Niche? What Niche? Twitter for INDIE Authors

We’ve all heard the advice – Build your platform and they will come.  So thousands of writers out there are busy blogging, tweeting, facebooking, instagramming etc. in the hope that it will all drive up their book sales.  Does it actually work?  I’m yet to be convinced but still adhere to the old adage “It’s better to have it and not need it that to need it and not have it.”

So how do you save any time for writing if you are busy trying to build your platform.
One tool I have discussed previously is TWEEPI.
The more I use it, the better I get at it.  I now have over 9000 followers on Twitter.
Of course, any fool can get 9000 followers.  Just follow your maximum per day, followback anyone who follows you etc.  But I have 9000 followers and I’d bet my Amazon royalty checks that the majority of them are within my niche.
The first thing you need to do is figure out what your niche is – for writers that depends on what they write about and to whom they want to target their work.  KNOW YOUR DEMOGRAPHIC.

In my particular case, I write about dogs.  And I write tutorials for Spanish speakers who want to learn English.
A pretty wide market niche.  I should probably have opened separate Twitter accounts for these two different niches but that didn’t occur to me until it was too late.  Maybe sometime in the future I will break off and concentrate one account on the Spanish market.  For now, they are integrated.

I use TWEEPI to target followers from other users that have had success in my niche.
I also use an android app called “Unfollowers’ to purge my account daily of those people who don’t followback.

At first I used TWEEPI in the recommended fashion.  I bulk followed the maximum number of users per day.  My current goal has been refined.  I try to get 100 new followers every day.  But I no longer follow in bulk.  How does a person with 3 followers and who hasn’t tweeted in a month help my goal?  He / She doesn’t.  I am looking for active users in one of my niches.  And people with hundreds or thousands of followers are the best choice.

I also avoid users that follow everyone regardless of niche.  How is a plumbing supply company in Pittsburgh going to help me sell books?  Even if they happen to follow the ‘I Love Dogs’ account?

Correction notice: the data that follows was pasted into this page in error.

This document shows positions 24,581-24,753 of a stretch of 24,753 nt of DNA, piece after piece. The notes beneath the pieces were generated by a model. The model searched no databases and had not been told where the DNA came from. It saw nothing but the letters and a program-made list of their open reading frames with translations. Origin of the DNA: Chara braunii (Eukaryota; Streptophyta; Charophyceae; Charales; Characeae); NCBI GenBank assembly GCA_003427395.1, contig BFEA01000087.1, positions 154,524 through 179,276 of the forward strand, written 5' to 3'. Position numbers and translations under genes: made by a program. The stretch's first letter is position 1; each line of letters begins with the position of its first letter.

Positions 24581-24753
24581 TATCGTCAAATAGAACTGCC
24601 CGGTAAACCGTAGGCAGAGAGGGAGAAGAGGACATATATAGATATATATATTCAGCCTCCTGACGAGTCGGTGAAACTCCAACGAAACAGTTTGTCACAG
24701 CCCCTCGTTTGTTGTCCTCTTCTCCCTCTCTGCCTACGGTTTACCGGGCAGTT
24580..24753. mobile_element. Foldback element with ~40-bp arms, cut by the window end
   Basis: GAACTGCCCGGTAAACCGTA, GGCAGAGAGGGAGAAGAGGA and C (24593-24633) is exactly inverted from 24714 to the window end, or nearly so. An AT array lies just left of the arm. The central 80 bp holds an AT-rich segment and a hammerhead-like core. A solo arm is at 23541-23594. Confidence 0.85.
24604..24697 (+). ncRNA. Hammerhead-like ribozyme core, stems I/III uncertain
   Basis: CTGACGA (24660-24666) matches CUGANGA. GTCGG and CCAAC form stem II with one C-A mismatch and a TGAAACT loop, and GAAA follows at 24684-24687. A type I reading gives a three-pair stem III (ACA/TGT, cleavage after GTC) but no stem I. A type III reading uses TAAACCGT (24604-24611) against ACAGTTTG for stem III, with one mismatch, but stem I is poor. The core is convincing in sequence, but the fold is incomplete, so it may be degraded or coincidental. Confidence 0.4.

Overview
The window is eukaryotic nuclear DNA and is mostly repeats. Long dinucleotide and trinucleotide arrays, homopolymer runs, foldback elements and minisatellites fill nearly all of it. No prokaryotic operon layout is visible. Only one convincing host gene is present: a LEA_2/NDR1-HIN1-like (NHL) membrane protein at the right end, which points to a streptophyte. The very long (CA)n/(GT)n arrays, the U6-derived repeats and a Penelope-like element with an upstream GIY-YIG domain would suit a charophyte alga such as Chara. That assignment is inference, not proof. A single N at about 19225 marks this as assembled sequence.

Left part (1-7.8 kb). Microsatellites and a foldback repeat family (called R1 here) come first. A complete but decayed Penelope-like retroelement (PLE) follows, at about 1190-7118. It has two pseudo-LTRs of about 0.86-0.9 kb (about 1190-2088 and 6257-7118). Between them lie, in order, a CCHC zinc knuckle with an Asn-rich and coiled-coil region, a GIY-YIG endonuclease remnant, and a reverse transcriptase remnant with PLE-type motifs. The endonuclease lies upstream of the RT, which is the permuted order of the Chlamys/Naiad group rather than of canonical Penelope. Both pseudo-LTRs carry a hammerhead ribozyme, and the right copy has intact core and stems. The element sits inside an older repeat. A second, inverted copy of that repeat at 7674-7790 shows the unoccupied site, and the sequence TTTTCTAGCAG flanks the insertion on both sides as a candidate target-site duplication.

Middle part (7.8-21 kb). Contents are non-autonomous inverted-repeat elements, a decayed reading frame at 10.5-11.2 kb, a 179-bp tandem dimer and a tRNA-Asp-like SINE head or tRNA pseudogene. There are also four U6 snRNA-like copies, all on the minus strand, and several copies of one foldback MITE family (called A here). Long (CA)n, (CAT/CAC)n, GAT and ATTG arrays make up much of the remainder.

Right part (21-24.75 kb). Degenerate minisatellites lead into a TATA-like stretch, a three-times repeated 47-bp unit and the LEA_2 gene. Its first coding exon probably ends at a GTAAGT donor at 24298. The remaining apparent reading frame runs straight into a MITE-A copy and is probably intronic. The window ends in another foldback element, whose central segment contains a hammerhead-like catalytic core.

After I use TWEEPI and Unfollowers to purge my account of unfollowers, I go to the ‘FOLLOW FOLLOWERS’ section.  After you plug in the user name of the account you want to mine (that identifier that starts with @) the view will be something like this.
images (1)

Here you can see a lot of info about the users you want to follow.  Where are they from, how many followers they have, the account name and when was the last time they tweeted.  My criteria is my own as to who I pick and don’t pick but I tend to stay away from anything other than the English alphabet and languages I don’t understand, from people who rarely tweet and from folks who don’t have many followers.  Under 50?  Not for me.  Of course there are exceptions.  If they have a dog in their icon foto they get in.  If they are from my hometown, they get in – etc.

So my big secret, which I will let out here once and only once is relative to targeting the niche.
Who is doing what you are doing?  In my case, writing books on dogs.  So find those people.  Follow their followers.  Easy as that.  There are also avid readers, book tweeters, book reviewers and others related to the book and Indie book world.  I follow those people.  I could follow a ton of other Self Pub INDIE writers but how will that help?  I don’t want to follow my competition, I want to steal their customers.  (Ok, share  … share their customer)

So get to know Tweepi.  It will save you a ton of time and increase your followers and help build your platform.
I swear by it.

David Gordon Burke
Find my books here.  


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